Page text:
The thing about getting sick in the middle of hanging drywall is that you don't so much notice the congestion and sore throat (must be the drywall dust), or the sore muscles and exhaustion (if you've been carrying drywall up two flights of stairs) until it's Sunday night, and you're done working, and you're suddenly having dizzy spells and falling asleep in front of Christmas movies at 7 pm.

But I am feeling much better today. Thanks for asking. And the bathroom looks pretty darn good. Now I just need to finish mudding the joints, skim coat the walls, prime and paint, install the flooring, and get the fixtures in. Piece of cake, right?

Friday, December 07, 2007

Another brief thought: I keep reading reviews of Phillip Pullman's His Dark Materials series that get a very basic plot point wrong. Yes, they are a sort of atheist's answer to Narnia. Yes, there is a main character who is more or less out to "kill" "God".

But that character is not portrayed in a particularly positive manner. And while many reviewers are correct to include the caveat that the "God" that is killed is not the actual creator, but merely a pretender who has claimed credit. But they often leave out the fact that the "God" of the books is not immortal, and has been held at the brink of death for eons by his regent, and that this regent is quite unambiguously evil. And the event these reviewers call his death could just as easily be considered a liberation from prison.

Also, and this isn't really all that big a deal, the church in the first book isn't the Roman Catholic church. "The Magisterium" is a possible worlds version of the church in which the reformation never happened, and it combines the worst elements of Calvinism and Catholicism into a perfect storm of joylessness and repression. Personally, I found this to be the most fascinating part of the books, as the Magisterium, like all great villains, is a fully realized and complex character.

But I've talked to many others who've read the books, and I'm not sure everybody else thought it was an interesting as I did.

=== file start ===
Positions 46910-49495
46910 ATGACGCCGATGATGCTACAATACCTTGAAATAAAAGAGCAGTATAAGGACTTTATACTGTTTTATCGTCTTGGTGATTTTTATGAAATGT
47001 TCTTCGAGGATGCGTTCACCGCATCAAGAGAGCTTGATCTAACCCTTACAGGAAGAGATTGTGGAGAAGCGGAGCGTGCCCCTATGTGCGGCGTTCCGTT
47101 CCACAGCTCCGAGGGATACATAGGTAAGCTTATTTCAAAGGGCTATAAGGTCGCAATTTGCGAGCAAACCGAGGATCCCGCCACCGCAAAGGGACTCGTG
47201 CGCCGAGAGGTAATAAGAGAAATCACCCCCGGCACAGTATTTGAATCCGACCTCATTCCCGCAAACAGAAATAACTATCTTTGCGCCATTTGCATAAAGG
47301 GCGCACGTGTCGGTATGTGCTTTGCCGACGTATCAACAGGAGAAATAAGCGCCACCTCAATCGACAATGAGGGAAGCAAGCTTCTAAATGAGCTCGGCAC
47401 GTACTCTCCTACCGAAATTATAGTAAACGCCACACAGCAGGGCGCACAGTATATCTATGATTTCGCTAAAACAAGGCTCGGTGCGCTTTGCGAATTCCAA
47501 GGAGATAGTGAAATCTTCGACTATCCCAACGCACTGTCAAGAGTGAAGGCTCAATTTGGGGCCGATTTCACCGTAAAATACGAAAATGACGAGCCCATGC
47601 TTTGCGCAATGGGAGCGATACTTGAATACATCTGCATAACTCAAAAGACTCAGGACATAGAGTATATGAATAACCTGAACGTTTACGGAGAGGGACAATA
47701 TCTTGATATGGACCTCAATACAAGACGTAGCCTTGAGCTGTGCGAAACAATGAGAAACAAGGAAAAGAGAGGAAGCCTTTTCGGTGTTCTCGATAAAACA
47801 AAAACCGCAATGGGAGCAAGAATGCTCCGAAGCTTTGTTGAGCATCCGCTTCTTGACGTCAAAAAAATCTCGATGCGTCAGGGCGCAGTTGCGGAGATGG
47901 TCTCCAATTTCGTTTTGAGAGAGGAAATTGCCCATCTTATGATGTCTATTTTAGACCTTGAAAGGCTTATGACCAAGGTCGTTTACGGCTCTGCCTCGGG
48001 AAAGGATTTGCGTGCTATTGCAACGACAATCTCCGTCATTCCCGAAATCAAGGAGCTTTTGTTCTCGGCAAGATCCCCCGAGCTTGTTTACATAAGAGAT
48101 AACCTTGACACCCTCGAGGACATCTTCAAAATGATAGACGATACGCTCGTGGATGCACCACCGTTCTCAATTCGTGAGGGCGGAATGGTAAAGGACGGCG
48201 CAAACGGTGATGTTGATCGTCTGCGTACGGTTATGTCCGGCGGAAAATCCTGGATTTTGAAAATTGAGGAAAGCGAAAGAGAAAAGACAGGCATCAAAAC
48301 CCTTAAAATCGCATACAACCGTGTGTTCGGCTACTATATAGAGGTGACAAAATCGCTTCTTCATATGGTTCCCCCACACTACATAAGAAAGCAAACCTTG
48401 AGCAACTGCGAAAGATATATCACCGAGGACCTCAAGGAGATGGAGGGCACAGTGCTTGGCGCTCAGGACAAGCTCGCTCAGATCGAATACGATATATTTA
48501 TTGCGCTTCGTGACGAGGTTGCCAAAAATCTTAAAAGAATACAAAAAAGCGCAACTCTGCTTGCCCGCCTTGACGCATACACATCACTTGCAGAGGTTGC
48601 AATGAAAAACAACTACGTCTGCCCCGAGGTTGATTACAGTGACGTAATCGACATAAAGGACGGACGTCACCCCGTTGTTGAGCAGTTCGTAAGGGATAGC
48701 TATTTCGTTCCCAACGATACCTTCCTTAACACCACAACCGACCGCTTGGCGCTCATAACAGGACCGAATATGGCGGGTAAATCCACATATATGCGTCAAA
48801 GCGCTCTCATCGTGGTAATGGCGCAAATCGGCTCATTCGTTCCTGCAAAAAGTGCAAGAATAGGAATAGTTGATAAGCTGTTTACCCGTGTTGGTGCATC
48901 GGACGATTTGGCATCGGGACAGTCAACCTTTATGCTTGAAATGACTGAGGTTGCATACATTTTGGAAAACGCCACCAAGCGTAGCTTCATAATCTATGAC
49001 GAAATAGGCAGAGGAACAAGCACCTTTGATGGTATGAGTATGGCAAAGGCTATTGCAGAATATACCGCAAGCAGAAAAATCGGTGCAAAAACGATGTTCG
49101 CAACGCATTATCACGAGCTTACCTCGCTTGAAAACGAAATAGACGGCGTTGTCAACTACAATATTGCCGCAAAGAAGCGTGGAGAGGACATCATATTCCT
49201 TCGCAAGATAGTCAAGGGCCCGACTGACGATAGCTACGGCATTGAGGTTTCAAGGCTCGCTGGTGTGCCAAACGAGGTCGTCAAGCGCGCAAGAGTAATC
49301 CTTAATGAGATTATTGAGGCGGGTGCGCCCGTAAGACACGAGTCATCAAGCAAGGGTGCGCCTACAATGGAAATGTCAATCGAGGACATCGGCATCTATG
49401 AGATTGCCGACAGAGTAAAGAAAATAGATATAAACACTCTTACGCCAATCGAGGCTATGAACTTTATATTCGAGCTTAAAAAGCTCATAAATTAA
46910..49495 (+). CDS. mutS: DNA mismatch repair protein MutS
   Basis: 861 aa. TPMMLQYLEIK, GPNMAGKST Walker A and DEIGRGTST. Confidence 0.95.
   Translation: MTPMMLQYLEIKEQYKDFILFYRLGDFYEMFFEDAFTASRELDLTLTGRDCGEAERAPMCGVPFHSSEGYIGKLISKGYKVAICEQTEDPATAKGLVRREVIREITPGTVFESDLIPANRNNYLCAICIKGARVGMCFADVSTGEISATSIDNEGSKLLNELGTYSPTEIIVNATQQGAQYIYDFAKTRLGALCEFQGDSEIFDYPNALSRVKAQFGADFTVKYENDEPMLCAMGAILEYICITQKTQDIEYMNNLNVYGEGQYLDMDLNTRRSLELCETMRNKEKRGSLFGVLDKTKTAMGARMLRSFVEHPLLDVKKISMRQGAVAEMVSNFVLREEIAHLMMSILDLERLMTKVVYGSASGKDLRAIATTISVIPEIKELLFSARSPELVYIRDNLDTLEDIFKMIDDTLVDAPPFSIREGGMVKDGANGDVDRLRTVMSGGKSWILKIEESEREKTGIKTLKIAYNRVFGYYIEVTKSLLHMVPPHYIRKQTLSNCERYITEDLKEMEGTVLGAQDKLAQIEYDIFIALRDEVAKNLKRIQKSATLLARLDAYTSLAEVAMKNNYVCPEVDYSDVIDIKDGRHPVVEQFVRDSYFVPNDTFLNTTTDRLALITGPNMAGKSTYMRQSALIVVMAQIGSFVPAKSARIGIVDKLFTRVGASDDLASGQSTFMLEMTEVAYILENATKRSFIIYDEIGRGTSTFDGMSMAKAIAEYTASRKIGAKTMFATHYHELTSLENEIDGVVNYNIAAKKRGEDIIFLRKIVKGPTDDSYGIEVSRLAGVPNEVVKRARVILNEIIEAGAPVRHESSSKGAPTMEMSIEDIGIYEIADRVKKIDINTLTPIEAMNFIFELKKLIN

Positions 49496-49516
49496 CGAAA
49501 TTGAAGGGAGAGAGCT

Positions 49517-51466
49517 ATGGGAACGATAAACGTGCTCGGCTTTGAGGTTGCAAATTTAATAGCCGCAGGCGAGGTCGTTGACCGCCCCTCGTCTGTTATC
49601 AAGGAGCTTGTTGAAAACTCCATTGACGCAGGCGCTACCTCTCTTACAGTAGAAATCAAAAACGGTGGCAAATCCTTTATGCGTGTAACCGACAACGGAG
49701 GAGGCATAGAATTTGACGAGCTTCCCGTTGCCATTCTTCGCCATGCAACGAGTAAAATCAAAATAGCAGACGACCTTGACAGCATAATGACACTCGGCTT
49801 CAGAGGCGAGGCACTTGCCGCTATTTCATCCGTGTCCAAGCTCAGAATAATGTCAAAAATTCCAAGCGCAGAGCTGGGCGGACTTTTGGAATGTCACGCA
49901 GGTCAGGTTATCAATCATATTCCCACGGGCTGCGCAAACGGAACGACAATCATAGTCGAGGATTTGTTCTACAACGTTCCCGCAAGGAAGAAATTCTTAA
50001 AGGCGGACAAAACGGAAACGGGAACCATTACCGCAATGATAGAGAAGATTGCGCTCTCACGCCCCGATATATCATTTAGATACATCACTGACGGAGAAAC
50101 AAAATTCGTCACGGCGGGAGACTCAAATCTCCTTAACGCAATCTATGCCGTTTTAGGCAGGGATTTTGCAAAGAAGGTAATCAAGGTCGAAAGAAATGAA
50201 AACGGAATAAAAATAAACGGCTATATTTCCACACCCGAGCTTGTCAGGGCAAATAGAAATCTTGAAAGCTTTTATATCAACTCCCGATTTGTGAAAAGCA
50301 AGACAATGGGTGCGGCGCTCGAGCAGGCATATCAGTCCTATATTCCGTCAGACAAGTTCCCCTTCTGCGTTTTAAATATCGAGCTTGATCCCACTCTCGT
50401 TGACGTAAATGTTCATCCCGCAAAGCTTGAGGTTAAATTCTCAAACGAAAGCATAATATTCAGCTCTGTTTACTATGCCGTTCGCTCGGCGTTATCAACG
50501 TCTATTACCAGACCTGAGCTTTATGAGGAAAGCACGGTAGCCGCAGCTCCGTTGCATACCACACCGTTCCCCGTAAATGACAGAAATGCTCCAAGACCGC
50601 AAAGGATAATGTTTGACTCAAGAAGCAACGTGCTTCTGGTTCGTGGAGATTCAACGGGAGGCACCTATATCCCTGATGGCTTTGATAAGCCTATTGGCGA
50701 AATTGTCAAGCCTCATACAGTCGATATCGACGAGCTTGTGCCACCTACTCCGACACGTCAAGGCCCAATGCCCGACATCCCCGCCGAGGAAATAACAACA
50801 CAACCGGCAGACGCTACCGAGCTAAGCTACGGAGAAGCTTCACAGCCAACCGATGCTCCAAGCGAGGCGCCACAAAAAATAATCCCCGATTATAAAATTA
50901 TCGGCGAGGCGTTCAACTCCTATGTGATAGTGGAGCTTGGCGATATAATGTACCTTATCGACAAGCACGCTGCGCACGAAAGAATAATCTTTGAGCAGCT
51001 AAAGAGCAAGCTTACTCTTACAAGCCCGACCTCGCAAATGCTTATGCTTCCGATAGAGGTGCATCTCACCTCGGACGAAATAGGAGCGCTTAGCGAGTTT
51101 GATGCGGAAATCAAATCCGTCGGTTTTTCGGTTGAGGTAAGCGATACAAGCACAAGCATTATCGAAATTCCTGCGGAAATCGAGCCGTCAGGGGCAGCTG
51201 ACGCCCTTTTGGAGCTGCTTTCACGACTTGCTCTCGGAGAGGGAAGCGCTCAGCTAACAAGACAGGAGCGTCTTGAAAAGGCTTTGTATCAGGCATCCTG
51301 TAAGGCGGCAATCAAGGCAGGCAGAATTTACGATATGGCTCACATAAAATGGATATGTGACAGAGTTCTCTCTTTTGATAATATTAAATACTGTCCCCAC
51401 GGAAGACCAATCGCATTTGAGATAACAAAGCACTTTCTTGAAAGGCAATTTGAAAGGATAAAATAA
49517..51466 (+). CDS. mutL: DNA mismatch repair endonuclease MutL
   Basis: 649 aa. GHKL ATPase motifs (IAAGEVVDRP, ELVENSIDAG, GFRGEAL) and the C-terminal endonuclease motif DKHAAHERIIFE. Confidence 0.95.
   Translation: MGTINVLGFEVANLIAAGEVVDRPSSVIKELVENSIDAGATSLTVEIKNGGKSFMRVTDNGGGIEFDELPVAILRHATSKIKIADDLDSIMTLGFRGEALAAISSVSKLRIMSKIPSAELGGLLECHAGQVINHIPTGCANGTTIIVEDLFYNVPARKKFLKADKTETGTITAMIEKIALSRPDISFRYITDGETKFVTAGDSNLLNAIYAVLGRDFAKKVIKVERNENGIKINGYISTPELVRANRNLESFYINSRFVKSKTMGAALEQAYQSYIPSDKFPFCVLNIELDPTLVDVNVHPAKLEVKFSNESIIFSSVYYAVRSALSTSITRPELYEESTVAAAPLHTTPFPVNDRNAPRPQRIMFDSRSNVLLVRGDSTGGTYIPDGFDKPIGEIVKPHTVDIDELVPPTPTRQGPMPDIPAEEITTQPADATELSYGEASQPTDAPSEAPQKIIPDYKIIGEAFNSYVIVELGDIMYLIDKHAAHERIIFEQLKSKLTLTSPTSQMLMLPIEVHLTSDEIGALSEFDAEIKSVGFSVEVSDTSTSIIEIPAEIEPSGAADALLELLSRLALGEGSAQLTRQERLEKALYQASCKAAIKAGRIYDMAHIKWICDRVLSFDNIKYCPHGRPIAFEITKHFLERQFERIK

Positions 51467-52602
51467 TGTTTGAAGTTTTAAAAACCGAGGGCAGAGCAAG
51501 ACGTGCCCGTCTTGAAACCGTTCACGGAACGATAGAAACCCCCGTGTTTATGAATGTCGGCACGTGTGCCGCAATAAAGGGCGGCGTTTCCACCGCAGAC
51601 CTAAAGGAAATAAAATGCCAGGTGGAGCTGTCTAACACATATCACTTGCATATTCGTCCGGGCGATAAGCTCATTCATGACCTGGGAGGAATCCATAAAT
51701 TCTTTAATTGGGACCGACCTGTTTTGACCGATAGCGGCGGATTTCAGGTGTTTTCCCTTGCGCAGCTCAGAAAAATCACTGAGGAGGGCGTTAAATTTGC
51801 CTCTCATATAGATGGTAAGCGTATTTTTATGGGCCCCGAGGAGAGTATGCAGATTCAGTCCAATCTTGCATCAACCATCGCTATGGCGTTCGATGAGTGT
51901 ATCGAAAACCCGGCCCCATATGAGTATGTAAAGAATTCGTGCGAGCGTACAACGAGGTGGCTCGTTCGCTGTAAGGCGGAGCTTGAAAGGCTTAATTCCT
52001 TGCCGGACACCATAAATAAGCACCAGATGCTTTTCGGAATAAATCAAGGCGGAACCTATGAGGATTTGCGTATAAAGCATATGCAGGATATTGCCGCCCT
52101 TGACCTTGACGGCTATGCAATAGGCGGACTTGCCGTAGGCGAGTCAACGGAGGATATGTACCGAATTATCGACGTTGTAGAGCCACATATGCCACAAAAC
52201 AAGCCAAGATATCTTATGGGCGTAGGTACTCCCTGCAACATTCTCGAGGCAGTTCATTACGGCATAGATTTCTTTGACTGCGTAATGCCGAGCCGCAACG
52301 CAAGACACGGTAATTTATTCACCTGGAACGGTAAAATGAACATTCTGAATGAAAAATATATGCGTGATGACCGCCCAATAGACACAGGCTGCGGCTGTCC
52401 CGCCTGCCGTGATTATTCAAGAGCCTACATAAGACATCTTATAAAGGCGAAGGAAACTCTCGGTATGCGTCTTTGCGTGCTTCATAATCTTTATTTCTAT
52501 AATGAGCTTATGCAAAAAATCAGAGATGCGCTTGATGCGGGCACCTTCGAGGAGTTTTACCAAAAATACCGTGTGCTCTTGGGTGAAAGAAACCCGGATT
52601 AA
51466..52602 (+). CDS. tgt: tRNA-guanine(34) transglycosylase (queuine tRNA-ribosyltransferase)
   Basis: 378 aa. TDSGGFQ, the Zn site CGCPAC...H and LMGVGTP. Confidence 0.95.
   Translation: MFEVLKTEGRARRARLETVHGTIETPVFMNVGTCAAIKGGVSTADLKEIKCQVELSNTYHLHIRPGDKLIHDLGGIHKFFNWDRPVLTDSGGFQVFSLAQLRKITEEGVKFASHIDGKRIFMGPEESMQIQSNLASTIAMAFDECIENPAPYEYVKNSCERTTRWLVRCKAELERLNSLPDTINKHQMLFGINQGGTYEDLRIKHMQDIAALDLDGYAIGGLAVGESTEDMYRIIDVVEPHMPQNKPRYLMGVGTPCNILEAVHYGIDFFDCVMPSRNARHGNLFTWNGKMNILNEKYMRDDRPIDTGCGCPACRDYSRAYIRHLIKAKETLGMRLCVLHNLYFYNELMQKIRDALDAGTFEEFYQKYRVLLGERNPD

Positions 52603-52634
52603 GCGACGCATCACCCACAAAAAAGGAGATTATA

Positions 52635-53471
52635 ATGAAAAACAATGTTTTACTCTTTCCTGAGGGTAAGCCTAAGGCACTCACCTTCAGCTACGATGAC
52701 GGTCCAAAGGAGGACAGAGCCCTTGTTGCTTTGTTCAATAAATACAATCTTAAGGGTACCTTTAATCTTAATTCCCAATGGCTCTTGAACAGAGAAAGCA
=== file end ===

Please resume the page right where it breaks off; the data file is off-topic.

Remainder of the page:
As far as I can tell, these were the main points of Mitt Romney's Big Speech about being a Mormon candidate for president:

1. I will not talk about the tenets of Mormonism. Except for those tenets which closely resemble fundamentalist Christianity.

2. The President swears an oath to support the Constitution, not the Bible. But he swears that oath on the Bible.

3. Religious tolerance is key to the American character. And secularists are attempting to ruin everything by establishing a "new religion" in America, and this must not be tolerated.

4. The Constitution expressly forbids a religious test as a condition of holding office, which is part of what keeps us free. And you can't have freedom without religion, which is why atheists are not fit for public office.

Thursday, December 06, 2007

Even more to-dos for tonight:

1. Move vent to new knee wall (this could be a real pain in the ass, but I'm hoping not).

2. Um, I think that's it. But isn't that enough?

Update: Done. And ugh. The attic work was in some ways the worst part, but the joint is nice and tight, and I'm not worried about leaking conditioned air into the non-conditioned attic.

On the other hand, removing the vent left a good-sized gap in the insulation that I tried to fill with Great Stuff, and that might not have been the best choice. For one thing, I have a jaundiced looking swath of yellow on the back of my right hand that may well be there for a couple of weeks until I get enough new skin for the gunk to flake off. Man, that shit is sticky.
A playhouse made from big wooden spools. Wow. Just wow.
Toolmonger - Save Space With Hawk’s Vertical Clamping System.
Seems pretty easy to build, especially considering the price. And I actually have more floor space than wall space in the garage, so this wouldn't really work for me.

Still a cool idea, though.
Did you know the Wachowski brothers are doing 'Speed Racer'?

Monday, December 03, 2007

Exercise-wise, I'm a big fan of functional strength training. Basically, I go to the gym in order to be able to climb trees with kids, lug around sheets of plywood, etc. And I think I saw some real benefits when Christie and I were going regularly. But we've been taking a break since I sprained my foot and Christie's in the first trimester (the suckiest one).

And nothing says "you haven't been going to the gym" like carrying 8-foot studs from the basement to a second floor bathroom.

I am so sore today.